POL, RZP: I had considered installing a resistor and will do so now; s/b a 1W I presume (6.3 x 0.15).

GB:... and if that doesn't work I'll then try the #755; sounds like it would be worth getting in a stock of those anyway.

POL: I'd also thought of using a LED but I try to maintain authenticity in these sets if possible ... call me weird. It is true that the pilot lamp is awkwardly located (right at the top of the front panel, almost touching the underside of the cheesy wooden cabinet) and gets very hot both because of the accumulated heat from the tubes and the proximity of the cabinet. Using a LED would solve that issue as I assume they are not very heat sensitive and give out almost no heat.

I've set up an ultra-low power AM broadcast band transmitter (this is legal here) so that I can transmit Internet radio stations throughout the house and listen to them on my ancient AM radios. The Heathkit EK-2B is next to the desk where I run my home business, so that pilot lamp is getting a lot of use! This "mucking about with radios" is standing in as a proxy for later, when I will have more time to do "real radio." The stash of parts for my very first homebrew RX and TX is sitting forlorn in the shack, if you can call it that, since it has not originated a ham signal yet. Sigh.

Thank you everyone for the advice.

Martin, KB1WSY
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KB1WSY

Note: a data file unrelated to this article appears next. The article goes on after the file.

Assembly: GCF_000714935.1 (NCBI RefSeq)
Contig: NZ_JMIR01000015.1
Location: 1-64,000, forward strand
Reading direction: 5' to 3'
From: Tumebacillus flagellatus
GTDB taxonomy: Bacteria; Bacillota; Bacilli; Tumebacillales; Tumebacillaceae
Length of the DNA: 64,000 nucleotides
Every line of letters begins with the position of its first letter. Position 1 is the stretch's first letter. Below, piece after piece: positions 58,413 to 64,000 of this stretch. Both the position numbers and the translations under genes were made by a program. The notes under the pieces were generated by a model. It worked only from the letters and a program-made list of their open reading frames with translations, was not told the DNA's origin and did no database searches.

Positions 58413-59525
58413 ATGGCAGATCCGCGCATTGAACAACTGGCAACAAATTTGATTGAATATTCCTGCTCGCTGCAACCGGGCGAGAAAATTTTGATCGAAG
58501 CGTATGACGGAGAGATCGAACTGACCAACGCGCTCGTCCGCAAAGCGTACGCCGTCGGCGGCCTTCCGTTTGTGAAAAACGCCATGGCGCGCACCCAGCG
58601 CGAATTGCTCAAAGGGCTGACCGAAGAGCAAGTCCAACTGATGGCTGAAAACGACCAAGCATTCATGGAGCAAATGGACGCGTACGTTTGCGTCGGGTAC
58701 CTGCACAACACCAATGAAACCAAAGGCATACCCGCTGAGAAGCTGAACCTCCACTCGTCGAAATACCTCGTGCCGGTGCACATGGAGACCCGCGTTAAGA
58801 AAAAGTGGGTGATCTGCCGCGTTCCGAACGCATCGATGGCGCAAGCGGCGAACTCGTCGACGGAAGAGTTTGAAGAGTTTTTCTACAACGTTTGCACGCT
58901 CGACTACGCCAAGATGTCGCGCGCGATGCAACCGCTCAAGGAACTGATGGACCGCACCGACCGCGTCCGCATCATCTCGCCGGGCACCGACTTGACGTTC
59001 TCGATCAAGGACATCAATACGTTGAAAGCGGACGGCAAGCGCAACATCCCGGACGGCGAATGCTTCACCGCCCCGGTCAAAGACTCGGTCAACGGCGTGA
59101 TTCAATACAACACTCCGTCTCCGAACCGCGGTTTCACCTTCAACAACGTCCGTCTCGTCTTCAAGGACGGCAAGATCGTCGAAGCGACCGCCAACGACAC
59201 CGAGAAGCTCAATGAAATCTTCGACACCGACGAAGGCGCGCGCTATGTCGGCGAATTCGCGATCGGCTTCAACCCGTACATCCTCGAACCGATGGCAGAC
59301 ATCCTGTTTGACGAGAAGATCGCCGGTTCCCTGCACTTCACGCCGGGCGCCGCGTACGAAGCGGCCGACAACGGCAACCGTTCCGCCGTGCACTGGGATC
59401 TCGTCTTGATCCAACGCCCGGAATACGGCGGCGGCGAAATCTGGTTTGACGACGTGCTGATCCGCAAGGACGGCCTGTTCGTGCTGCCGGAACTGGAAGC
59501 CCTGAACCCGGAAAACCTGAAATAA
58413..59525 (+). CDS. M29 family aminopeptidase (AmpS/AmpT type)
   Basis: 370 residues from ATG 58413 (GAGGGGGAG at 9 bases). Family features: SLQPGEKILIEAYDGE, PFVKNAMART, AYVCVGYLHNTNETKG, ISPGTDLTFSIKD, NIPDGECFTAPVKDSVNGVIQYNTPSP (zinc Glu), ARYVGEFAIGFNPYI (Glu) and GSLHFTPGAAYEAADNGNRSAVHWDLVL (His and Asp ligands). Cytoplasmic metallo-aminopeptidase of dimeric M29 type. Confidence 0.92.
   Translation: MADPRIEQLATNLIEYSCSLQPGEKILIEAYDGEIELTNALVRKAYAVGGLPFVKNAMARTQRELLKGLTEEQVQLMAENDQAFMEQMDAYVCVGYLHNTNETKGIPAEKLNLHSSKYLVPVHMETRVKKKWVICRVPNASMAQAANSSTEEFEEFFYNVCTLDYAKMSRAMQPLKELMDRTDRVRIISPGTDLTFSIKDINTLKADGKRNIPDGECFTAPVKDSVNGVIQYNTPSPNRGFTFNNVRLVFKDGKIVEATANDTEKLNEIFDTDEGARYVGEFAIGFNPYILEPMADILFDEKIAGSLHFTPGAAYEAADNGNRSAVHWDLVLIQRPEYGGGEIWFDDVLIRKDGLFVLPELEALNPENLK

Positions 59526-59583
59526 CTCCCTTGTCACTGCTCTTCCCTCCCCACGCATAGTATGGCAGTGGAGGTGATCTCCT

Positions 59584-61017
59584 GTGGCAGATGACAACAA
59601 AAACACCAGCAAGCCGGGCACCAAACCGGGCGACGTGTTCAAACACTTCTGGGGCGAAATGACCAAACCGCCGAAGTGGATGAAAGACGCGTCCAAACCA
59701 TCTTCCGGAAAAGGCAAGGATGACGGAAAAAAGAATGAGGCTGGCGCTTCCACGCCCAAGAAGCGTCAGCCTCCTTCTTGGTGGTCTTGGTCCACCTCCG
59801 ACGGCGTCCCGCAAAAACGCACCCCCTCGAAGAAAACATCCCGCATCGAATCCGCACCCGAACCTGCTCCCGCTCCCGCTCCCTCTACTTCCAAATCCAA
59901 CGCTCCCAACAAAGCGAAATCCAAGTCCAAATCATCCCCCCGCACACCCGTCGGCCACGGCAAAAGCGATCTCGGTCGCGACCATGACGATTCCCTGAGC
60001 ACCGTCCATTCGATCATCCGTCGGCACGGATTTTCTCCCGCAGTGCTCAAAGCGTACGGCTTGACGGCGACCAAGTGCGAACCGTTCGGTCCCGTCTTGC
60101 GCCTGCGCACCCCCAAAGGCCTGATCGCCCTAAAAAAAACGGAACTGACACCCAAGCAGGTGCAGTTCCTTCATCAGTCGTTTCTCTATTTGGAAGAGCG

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« Reply #5 on: April 18, 2013, 06:22:56 AM »

I tried 47 ohms but the bulb didn't really illuminate the dial at all, which is not surprising with a measured potential of just over 2V. So I changed it to 10 ohms, which lights the dial nicely with just over 5V and should extend lamp life. Ohm's Law in action.

While I was in there I noticed that all may not be well with the 6C4 tube which would explain why the BFO isn't working; but I resisted the temptation to do anything about it (lack of time). I also ought to replace the 50-year-old PS electrolytics but because of the tight space around there, that will be a bigger job, for later (the new caps are sitting impotently on the workbench). Impressively, there is zero hum even at full volume which I assume indicates they are still functioning as designed (and when I check the B+ voltage it meets spec) but that doesn't mean they won't blow any minute now....

The "pilot lamp fix" is about the extent of "mucking about with radios" that I will be able to do this year, it seems. Too much "real work" in my home office. Re-sigh.

73 de Martin, KB1WSY
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KA4POL
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« Reply #6 on: April 18, 2013, 06:43:37 AM »

POL, RZP: I had considered installing a resistor and will do so now; s/b a 1W I presume (6.3 x 0.15).